During this past year, we all have been indelibly marked by COVID. The simple routines of life were glaring by their absence. How we missed hugs and kisses, visiting friends, eating in restaurants, travel and vacations. Instead, we were confronted with fear of the virus, lockdowns, quarantines and cancellation of church services, weddings and funerals. Despite it all, the recurring theme in comments from the Golds of ’67 was just how grateful we feel for the blessings we do have – good health, vaccinations and Zoom. The lessons we learn continue and we extend our support and sympathy to those who did experience the loss of family and friends.
Personally, I am deeply thankful for the hard work and efforts of Trish Clark Seifert, Marguerite (Muggsy Ernst) Mason, Genie Flahie, Sue Numrich and Nancy Viano Brown in navigating the innumerable details to establish the endowed scholarship in honor of Boodie and Sister Lidwin. Together their unique talents and expertise resolved the myriad details necessary to bring the idea to fruition. Recently while speaking with Boodie’s husband, Pete Clark, he asked that I assure all of Boodie’s golden sisters of his deepest appreciation for their contributions to the scholarship fund. In addition, special thanks for assistance with the Weekly Reader to Genie, Muggsy and Sue. Now let’s take a look at what 67’s golden girls learned during the year of COVID.
Karen McLinden Hickman, semi-retired, teaching online creative writing classes, resides with husband Bill in VA. They moved there prior to the pandemic. (The running joke is that 6,000 square feet is hardly downsizing.) Son Brian and family are in Ohio while daughter Erin and family are in Albuquerque, NM. Lisa and family are nearby. With six grandchildren, google meets and phone texts keep them together. Karen has a children’s book at the publishers that will hopefully be out by summer, another blessing. Although Karen thinks of 2020 as an intensely sad, distressing inconvenience, she acknowledges that she is blessed. Everyone is thriving.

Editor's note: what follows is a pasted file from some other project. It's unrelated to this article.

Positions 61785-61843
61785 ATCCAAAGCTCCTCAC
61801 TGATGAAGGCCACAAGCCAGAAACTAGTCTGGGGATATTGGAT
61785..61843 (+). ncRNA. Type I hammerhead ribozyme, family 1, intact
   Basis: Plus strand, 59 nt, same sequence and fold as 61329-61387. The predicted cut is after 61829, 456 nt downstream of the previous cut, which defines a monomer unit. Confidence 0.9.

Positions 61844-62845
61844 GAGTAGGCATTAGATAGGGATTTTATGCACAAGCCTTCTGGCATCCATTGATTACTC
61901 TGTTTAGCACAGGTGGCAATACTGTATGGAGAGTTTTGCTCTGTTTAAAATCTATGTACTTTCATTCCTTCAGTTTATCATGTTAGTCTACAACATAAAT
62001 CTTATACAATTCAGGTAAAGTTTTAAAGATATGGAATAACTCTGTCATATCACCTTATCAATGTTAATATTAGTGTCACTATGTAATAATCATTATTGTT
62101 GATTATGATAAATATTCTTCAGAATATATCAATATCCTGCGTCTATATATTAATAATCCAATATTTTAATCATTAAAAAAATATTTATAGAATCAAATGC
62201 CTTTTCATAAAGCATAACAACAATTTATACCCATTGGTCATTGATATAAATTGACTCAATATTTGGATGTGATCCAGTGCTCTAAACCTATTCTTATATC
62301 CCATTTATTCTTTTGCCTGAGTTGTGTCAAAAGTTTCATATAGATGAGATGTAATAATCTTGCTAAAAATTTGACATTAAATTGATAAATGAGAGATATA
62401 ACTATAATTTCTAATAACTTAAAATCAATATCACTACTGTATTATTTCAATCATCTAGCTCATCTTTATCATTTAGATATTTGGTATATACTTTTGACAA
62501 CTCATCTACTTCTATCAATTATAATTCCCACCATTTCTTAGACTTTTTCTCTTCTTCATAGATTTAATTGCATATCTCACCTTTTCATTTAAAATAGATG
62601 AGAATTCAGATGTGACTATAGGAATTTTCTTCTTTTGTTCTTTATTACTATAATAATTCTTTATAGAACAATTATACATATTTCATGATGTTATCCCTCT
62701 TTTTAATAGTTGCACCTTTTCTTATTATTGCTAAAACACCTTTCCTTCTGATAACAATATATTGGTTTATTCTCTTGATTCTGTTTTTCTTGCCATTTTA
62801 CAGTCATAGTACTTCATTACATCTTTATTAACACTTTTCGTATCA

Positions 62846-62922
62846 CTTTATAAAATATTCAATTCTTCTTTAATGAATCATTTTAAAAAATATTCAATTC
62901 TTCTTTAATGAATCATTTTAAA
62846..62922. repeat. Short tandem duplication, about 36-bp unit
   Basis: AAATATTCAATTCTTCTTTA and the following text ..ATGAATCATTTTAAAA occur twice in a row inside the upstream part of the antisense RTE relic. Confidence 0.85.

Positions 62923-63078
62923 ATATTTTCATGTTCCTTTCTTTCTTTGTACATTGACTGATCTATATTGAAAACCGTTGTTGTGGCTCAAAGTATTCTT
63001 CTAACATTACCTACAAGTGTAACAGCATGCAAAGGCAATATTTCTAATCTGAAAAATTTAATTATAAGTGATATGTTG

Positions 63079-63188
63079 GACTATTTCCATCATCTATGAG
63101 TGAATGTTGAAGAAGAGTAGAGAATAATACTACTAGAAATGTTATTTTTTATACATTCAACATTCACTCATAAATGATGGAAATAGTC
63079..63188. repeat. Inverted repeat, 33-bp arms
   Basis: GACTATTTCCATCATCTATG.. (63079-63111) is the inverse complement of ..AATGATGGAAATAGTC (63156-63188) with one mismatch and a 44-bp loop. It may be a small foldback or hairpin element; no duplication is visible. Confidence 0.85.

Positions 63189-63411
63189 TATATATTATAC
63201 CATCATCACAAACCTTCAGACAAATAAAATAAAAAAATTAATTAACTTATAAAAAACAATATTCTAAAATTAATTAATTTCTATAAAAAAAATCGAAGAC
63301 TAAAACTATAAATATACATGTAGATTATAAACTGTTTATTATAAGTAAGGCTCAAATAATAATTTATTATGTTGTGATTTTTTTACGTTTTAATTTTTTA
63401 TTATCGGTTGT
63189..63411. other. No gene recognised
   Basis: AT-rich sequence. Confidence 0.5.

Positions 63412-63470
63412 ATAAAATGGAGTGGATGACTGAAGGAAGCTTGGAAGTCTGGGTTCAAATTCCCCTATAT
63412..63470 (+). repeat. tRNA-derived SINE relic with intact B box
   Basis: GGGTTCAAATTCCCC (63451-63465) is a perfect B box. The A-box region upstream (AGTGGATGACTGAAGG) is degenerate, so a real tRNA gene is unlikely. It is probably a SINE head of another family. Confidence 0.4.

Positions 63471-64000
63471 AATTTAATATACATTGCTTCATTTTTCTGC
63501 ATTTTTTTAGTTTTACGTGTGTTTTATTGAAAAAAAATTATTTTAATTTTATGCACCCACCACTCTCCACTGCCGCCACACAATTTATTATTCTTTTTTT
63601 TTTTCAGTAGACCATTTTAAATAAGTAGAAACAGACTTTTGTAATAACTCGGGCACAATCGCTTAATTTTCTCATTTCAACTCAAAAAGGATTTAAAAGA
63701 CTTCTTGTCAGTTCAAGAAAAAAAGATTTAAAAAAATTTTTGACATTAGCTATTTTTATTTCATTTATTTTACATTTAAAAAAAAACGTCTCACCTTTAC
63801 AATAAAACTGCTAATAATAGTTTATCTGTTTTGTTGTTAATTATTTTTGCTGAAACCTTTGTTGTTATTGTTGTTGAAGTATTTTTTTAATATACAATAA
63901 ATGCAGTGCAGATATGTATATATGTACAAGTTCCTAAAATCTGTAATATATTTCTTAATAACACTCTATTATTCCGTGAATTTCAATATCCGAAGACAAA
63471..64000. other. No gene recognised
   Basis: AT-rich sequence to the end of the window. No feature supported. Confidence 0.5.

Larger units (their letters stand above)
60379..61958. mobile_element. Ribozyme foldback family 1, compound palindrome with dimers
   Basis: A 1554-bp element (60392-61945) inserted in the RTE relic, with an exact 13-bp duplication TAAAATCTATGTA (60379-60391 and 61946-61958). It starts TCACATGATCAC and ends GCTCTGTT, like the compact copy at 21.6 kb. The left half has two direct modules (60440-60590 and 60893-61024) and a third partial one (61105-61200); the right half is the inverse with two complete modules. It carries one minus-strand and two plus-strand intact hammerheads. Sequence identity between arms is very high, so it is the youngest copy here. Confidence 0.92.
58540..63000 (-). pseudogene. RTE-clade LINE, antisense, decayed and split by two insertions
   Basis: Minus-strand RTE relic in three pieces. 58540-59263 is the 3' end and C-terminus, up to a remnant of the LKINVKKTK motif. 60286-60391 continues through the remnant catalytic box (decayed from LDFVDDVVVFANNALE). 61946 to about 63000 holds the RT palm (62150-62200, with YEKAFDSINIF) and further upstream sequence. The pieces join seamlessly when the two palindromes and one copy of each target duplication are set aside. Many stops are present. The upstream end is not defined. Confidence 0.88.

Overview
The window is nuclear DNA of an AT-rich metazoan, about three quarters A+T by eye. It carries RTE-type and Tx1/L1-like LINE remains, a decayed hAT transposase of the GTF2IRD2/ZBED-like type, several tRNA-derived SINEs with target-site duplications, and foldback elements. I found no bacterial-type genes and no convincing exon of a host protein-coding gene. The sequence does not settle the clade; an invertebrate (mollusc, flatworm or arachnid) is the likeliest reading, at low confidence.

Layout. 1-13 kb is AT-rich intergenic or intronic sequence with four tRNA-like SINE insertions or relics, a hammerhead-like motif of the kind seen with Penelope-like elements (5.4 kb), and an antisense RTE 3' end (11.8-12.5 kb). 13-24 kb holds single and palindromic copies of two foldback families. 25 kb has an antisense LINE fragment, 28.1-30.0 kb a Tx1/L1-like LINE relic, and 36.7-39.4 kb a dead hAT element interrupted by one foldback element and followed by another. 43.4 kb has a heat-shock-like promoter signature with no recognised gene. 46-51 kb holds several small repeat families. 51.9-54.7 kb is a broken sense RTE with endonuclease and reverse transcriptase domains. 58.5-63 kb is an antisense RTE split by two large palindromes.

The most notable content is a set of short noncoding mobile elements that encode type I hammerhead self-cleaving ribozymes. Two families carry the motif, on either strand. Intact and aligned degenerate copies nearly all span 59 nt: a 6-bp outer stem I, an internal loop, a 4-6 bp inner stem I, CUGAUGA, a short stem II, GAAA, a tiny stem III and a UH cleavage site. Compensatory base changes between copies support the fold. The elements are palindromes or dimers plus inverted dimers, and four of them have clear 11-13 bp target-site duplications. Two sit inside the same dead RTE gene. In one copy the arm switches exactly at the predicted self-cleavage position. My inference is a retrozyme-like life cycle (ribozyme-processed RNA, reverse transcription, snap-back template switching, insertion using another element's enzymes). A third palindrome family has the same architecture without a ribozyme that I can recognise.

Kathy Seubert Heberg claims she has nothing to report, except that she and her husband Ed have both received vaccinations. They are still being cautious and dutifully wearing masks. She has just about given up on finding Lysol wipes, but will not miss wiping everything down in the evening. In an effort to continue downsizing, Kathy is going through all the many articles, magazines, etc. that she has saved to read in her “spare time” and is making painfully slow progress. Other than that, she has joined the ranks of women who have decided to see what color their hair really is. Yep, it’s gray!
From sunny FL, Sue Walson Stolzer reports that the pandemic seemed easier in Florida because she could continue to walk outside, play golf with her husband and see family who live close by. Her community was hit hard by deaths, but COVID only seemed to be a complication. Sue’s son in San Antonio, her daughter in Plantation, FL, and their families all had bouts with COVID, but rallied through. Another son, a Port St. Lucie paramedic, was able to arrange vaccinations for Sue and her husband (all legally so don’t be a hater)! In addition, they procured precious tickets and enjoyed a baseball spring training game. Recently, Sue joined up with her PEO women’s group which had not convened in person since March 2020. Of course , no cruises, no hotels and no visits with the out of state loved ones, but that’s coming soon. Masks and distancing aside, this is the new normal! Sue confirms that she knows how blessed they were and continue to be.